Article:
How much of that total is owed by Iowans convicted of felonies, and how much by people whose court costs are related to civil offenses or misdemeanors, which do not lead to loss of voting rights?
I've been waiting for more than two months for the governor's office to respond to questions such as: how many Iowans owe fines or court costs related to non-felony cases? Why not create a process that automatically restores voting rights to felons who were never assessed restitution payments?
Democratic State Representative Mary Wolfe, who is also a criminal defense attorney, argued last week,
I am confident that community standards have evolved over the past twenty years to the extent that the average Iowan no longer believes that every felony offense is so “infamous” as to justify a lifetime ban on voting. For example, possessing 1.5 ounces of marijuana without a tax stamp is a Class D felony, as is trespassing on property owned by a public utility, as is stealing a bicycle that costs more than $1,000 to replace; this illegal conduct is certainly not admirable, but I doubt the majority of Iowans would agree that a conviction for any of these crimes merits the permanent loss of a fundamental civil right.
Iowa’s criminal sentencing laws already appear to reflect a general consensus on the part of Iowa’s lawmakers (the elected representatives of Iowa’s citizens) that not all felonies rise to the level of infamy. Most non-violent felony offenses do not require a mandatory period of incarceration upon conviction, and many first time offenders convicted of non-violent felonies never spend a day in prison; they are allowed to live, work, pay taxes and raise families in our communities, as are felons serving a period of parole and felons who have discharged their sentences. It makes no sense and serves no purpose to deny these Iowans the right to participate in choosing the elected officials who will represent them at the local, state and federal level; felons who aren’t considered dangerous enough to require incarceration can pose little if any danger to the integrity of the ballot box.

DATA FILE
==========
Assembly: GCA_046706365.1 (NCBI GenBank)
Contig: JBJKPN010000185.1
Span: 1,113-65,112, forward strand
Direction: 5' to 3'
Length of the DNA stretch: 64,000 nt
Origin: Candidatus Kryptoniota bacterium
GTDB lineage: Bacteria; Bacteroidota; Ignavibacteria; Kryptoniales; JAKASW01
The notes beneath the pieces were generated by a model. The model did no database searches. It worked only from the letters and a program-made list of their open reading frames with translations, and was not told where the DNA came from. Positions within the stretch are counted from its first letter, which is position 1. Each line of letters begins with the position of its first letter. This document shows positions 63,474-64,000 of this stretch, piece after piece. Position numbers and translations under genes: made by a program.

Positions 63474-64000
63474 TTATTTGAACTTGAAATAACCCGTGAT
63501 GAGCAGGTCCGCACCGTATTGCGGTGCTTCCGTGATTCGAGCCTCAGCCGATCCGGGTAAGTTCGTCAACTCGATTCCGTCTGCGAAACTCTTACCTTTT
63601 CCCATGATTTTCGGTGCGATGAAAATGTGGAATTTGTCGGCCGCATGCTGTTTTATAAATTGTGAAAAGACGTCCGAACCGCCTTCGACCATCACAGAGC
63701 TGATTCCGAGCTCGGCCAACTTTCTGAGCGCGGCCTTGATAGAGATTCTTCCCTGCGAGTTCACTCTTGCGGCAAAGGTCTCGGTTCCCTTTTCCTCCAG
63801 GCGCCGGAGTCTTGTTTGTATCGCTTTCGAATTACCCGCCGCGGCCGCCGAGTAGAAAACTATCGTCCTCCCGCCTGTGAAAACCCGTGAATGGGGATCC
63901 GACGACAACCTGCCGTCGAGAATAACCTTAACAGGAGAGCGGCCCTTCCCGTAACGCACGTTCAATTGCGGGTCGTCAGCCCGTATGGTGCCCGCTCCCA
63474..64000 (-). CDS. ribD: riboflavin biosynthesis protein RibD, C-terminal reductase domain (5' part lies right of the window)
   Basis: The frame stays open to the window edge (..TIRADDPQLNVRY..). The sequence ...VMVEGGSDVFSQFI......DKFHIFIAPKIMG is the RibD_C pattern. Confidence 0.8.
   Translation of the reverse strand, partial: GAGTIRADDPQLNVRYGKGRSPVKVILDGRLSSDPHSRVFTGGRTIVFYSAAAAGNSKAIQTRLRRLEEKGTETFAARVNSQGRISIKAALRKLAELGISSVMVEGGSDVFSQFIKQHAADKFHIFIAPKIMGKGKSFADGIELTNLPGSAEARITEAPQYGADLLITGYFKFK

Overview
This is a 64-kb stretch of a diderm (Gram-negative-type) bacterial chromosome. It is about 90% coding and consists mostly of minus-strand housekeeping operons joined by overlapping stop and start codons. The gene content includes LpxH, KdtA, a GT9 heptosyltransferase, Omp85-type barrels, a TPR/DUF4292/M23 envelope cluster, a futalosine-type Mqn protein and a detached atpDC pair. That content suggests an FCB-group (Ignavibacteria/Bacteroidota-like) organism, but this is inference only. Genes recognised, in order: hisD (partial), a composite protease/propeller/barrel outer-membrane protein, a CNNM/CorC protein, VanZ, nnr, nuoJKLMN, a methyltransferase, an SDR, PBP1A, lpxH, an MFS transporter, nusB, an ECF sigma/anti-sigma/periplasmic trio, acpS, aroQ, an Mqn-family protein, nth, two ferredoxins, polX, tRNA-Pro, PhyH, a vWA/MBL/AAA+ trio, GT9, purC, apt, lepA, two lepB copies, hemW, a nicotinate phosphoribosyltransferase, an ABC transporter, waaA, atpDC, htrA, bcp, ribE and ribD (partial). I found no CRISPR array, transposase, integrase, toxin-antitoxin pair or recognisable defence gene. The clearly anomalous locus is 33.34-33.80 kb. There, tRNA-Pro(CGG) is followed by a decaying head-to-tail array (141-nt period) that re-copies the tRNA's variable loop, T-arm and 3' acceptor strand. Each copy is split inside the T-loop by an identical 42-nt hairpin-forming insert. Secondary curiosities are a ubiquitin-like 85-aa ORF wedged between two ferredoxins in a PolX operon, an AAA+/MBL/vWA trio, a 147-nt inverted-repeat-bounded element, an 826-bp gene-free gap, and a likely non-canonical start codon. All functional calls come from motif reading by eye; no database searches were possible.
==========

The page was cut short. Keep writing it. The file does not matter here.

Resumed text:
Branstad has talked a good game on criminal justice reform and taking the NAACP's perspective seriously. Yet his voting rights policy extends and reinforces racial disparities that have been a longstanding problem in Iowa's criminal justice system. For a thorough exploration of how the felon voting ban disproportionately affects African-Americans, read the amicus curiae briefs filed by the NAACP and the League of Women Voters in the Griffin case.
Under Branstad's policy, if two Iowans commit the same crime and complete the same amount of time in prison or on probation, the one who is financially secure will probably be allowed to vote again after completing this application. The one who is struggling to get by will be excluded from voting for life.
We don't take voting rights away from people because of unpaid bills, and we shouldn't refuse to restore voting rights because of unpaid bills.